When an amateur caver and university geologist arrived at Lee Berger’s house one night in late 2013 with a fragment of a fossil jawbone in hand, they broke out the beers and called National Geographic.
Berger, a professor at the University of the Witwatersrand in Johannesburg, South Africa, had unearthed some major finds before. But he knew he had something big on his hands.
What he didn’t know at the time is that it would shake up our understanding of the progress of human evolution and even pose new questions about our identity.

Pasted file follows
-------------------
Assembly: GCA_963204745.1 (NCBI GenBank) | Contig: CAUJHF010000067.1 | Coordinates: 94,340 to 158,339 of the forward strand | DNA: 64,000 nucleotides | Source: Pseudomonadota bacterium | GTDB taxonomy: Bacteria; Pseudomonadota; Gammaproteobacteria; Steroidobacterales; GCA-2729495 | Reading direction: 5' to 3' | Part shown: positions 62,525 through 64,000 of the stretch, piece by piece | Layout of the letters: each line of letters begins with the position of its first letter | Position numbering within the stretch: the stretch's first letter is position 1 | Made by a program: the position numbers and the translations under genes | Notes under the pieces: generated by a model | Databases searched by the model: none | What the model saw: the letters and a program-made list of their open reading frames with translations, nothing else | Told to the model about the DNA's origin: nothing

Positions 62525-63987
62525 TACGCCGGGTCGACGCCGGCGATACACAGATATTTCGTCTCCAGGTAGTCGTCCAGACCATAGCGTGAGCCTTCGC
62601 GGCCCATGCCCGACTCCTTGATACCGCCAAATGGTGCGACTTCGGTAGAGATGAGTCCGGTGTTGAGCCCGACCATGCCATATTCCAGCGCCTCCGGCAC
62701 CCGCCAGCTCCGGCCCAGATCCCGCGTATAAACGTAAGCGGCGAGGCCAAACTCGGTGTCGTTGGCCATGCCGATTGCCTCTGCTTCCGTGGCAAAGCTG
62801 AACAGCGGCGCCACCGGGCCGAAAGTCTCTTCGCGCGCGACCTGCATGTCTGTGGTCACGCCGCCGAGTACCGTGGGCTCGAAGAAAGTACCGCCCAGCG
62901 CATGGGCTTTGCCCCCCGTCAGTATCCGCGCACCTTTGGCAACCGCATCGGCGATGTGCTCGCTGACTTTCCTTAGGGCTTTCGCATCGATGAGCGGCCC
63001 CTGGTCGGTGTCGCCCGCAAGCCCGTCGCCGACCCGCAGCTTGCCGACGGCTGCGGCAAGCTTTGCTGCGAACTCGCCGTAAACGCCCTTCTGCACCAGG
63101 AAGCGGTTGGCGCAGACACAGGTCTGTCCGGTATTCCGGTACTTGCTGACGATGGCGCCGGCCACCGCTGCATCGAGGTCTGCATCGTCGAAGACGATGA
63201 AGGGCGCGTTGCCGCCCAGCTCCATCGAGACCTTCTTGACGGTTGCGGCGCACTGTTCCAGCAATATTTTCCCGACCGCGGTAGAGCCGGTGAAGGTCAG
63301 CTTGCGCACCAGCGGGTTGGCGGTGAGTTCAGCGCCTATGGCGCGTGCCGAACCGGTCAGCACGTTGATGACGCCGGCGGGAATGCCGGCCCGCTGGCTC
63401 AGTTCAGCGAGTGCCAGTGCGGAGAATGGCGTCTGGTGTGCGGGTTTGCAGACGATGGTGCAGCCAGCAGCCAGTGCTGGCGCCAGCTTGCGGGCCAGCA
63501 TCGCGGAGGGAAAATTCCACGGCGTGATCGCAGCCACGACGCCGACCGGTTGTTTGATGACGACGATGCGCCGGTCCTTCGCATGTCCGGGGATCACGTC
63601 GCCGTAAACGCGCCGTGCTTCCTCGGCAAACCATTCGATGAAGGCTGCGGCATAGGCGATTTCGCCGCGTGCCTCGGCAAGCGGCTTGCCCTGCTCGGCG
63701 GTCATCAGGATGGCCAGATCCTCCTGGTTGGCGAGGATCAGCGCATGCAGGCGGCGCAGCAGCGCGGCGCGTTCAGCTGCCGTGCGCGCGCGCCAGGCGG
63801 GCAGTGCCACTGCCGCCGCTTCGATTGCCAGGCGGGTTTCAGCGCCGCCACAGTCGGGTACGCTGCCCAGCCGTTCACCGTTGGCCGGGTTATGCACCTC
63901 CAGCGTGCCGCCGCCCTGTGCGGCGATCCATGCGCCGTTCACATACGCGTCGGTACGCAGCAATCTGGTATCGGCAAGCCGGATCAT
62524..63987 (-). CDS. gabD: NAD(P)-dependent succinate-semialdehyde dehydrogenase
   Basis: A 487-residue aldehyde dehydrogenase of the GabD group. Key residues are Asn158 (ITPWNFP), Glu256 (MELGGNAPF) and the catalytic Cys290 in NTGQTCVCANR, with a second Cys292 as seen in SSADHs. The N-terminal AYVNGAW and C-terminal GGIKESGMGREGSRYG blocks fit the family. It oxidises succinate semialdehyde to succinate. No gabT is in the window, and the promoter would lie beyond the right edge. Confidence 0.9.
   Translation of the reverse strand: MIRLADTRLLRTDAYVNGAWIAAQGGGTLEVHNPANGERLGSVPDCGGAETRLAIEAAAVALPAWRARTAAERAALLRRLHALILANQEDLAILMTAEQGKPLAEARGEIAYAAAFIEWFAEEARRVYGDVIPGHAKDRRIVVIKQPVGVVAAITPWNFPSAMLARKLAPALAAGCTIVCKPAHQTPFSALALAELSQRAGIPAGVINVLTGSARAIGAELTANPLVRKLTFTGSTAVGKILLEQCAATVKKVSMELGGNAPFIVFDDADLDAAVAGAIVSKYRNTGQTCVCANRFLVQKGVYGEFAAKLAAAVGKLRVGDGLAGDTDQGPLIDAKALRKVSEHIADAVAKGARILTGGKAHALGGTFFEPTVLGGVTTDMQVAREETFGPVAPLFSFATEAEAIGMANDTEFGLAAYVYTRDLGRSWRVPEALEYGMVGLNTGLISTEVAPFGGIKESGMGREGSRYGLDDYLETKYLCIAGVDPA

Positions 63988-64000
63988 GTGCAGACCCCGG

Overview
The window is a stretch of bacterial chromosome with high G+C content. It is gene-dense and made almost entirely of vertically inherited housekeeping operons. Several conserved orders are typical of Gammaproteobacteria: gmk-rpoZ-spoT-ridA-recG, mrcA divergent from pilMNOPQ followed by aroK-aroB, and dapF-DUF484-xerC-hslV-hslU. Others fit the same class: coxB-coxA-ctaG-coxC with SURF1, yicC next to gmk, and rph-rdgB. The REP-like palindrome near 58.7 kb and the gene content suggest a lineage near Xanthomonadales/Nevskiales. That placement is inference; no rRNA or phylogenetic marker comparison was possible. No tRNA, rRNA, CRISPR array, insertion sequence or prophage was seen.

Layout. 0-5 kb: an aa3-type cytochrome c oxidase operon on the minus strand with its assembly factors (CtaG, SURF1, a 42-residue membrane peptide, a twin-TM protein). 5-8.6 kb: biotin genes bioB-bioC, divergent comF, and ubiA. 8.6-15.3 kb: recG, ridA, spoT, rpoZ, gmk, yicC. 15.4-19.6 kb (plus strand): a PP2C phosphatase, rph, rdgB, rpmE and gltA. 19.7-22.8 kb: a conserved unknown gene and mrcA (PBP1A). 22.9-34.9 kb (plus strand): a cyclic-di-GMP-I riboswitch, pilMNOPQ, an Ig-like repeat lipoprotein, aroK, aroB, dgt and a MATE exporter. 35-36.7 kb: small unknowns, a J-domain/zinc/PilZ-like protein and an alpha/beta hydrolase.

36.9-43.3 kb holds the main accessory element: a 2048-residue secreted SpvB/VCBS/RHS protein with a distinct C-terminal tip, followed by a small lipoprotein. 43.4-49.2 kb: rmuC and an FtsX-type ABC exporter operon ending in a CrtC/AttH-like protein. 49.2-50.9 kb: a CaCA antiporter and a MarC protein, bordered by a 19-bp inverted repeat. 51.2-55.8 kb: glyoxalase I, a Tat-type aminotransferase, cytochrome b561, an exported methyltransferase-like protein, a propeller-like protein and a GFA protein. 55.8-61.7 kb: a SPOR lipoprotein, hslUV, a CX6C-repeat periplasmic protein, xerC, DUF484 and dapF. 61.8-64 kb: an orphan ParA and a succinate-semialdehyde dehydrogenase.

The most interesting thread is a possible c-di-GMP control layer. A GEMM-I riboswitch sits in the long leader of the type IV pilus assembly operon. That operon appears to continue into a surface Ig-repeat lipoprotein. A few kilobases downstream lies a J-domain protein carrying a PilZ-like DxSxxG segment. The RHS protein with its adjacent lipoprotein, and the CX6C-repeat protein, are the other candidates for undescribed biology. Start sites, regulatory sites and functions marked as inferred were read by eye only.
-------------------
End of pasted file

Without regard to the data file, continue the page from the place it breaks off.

Two years after they were tipped off by cavers plumbing the depths of the limestone tunnels in the Rising Star Cave outside Johannesburg, Berger and his team have discovered what they say is a new addition to our family tree.
The team is calling this new species of human relative “Homo naledi,” and they say it appears to have buried its dead — a behavior scientists previously thought was limited to humans.
Berger’s team came up with the startling theory just days after reaching the place where the fossils — consisting of infants, children, adults and elderly individuals — were found, in a previously isolated chamber within the cave.
The team believes that the chamber, located 30 meters underground in the Cradle of Humanity world heritage site, was a burial ground — and that Homo naledi could have used fire to light the way.